10 of the Most Intelligent Animals on the Planet
Animals have a lot of mental capacities. They learn from their surroundings and develop. A lot of research is done on animals to understand their level of understanding and learning capabilities. Communicative intelligence and emotional intelligence are some things that researchers primarily focus on. Living and the ease of adapting to new surroundings is also a sign of intelligence. The measure thus is very impressive in a comparative study. Here are 10 of the most intelligent animals on the planet.
1 In an experiment conducted, raccoons were able to open 11 out of 13 locks in less than ten tries. They were able to open them when rearranged and kept upside down. When retested, the raccoons had no problem remembering the information after three years.
In the early 1990s, studies found out that raccoons have 438 million neurons, a little less than dogs, which are also considered intelligent animals. They also show better memory compared to dogs and animals in a similar spectrum.
Raccoons tend to wash their food before eating so that it is clean, it helps them have a better feel of their food. They also passed the Aesop test in which floating food was put in a container with less water. Then the researchers added stones so that water rises. The raccoons grasped this technique quickly and followed it, and even improvised when other animals did not. (source)
2 A special vending machine was created to see whether crows are smart enough to use it. They not only used the machine successfully but also remembered to rip off the paper in the size that was accepted by the machine.
An experiment by Oxford University researchers done on crows showed that they are habitual tool-makers.
A crow they had been observing took a wire from her cage, bent the tip with the help of a nearby object, and made it into a tool with a hook to pick up food. They learn easily to make complex, crafted tools.
In the vending machine experiment, a crow was given a piece of paper to be dropped in the machine to release the treat. A larger paper that did not fit the slot was given to them, and half of them spontaneously snipped off a smaller piece that then went in properly.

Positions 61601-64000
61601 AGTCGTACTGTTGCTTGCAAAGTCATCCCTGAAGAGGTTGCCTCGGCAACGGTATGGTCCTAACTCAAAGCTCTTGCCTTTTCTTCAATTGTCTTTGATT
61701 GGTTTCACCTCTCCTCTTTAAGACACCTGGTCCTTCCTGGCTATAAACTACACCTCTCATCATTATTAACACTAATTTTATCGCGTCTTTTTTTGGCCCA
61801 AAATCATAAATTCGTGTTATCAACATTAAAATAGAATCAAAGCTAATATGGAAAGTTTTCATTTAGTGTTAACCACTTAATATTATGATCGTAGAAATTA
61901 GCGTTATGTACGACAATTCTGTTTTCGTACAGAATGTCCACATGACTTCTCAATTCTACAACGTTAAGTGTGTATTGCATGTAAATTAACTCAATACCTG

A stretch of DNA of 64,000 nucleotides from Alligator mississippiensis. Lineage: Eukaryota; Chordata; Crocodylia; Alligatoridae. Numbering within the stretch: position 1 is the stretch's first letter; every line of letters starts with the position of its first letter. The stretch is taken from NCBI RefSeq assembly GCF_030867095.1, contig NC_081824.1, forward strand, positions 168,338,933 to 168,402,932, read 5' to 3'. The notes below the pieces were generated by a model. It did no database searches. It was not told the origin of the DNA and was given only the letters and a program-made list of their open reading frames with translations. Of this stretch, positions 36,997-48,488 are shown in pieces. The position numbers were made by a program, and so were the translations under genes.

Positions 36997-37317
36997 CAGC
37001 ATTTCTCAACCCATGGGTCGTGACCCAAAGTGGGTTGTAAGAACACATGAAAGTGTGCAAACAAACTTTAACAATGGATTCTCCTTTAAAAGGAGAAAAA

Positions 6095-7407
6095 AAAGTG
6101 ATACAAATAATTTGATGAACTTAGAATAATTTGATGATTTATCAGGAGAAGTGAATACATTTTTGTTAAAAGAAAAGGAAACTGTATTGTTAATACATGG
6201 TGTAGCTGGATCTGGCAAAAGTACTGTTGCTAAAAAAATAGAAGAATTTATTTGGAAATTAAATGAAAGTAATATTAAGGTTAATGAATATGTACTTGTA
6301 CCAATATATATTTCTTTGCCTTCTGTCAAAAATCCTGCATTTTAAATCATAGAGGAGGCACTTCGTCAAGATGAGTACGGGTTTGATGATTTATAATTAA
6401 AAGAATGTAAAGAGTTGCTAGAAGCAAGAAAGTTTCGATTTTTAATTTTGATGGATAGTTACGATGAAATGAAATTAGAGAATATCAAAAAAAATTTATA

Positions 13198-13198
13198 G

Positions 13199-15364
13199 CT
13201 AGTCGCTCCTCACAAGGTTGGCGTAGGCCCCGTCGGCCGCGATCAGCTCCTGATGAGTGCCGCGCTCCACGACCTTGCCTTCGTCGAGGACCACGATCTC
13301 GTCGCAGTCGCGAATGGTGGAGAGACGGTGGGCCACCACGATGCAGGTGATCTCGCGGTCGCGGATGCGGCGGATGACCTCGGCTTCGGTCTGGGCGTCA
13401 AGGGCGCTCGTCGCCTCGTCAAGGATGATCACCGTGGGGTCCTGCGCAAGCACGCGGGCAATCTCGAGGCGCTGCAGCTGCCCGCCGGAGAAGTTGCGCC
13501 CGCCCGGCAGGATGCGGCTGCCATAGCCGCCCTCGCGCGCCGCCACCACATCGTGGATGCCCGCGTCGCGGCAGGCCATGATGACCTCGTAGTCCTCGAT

Later, to check their memory, larger papers were given again. Researchers observed them snipping the paper to fit the machine. All the adult birds made smaller pieces in no time to us in the vending machine. (source)
3 Ants have complex navigational behavior and use several cues to carry out tasks effectively. They keep track of their path to retrace to return home.
Ants use different cues like the Sun’s position, visual panoramas, wind direction, etc., to navigate around. They also have an emergency plan for when they are attacked. Ants display a well-planned and systematic search pattern. They also learn from the recent past and develop navigational behavior.
Ants have different modules of information for different navigation. One is for keeping track of the distance covered, one for the direction, and the other is keeping track of their line back home. They also have a module for visuals for faster navigation with visual cues.
Ants also do backtracking. They keep a track of their path to retrace it back when required. Ants’ brains and other insect brains are also as complex as ours. This realization has spiked up the number of researches done on ants’ intelligence recently. (source)
4 A bunch of Komodo dragons was given four snails to eat and two more when finished. Then they were made to go to a room where there were only three snails. The lizards kept searching for the expected number that they were fed earlier.
Komodo dragon is a lizard species that do tricks to protect their off-springs. The Komodo dragon, when in captivity, can easily recognize the regular employees at the zoo.
In an experiment to check if it is one of the most intelligent animals, the lizard had to learn to count to six. Target training is a part of zookeepers for these lizards for observation and to enable easy handling to maintain their health. Even though there are several types of Komodo dragon lizards, it is illegal in many countries to have them as a pet. (source)
5 Otters collect rocks to hit an abalone shell. They hit the shells at a rate of 45 times in less than 15 seconds to break it away from the sea bed.
Sea otters are loved by many for their looks. But new studies show there are more reasons to love these animals as they are intelligent too. Otters, even though they are very small marine animals, show intelligence in using tools. They use them for gathering food and removing unwanted things from their food, like bones of fish or parts of crabs.
Primates, cetaceans, and birds also show human-like abilities to procure and use tools for their needs.
Sea otters show intelligence similar to that of dolphins who have a very similar set of skills when it comes to using tools. As studies suggest, otters evolved way before dolphins evolved and developed tool-using capabilities. The captivated ones also started showing basic skills without even having training or experience with other grown-ups at a very early stage.
A study of 100 sea otters concluded that they have developed the ability to do so from their ancestors, much before other species started using tools. Usage of tools makes the otters one of the few mammals to do so. They develop these behaviors before weaning no matter what diet the mother is on. (source)
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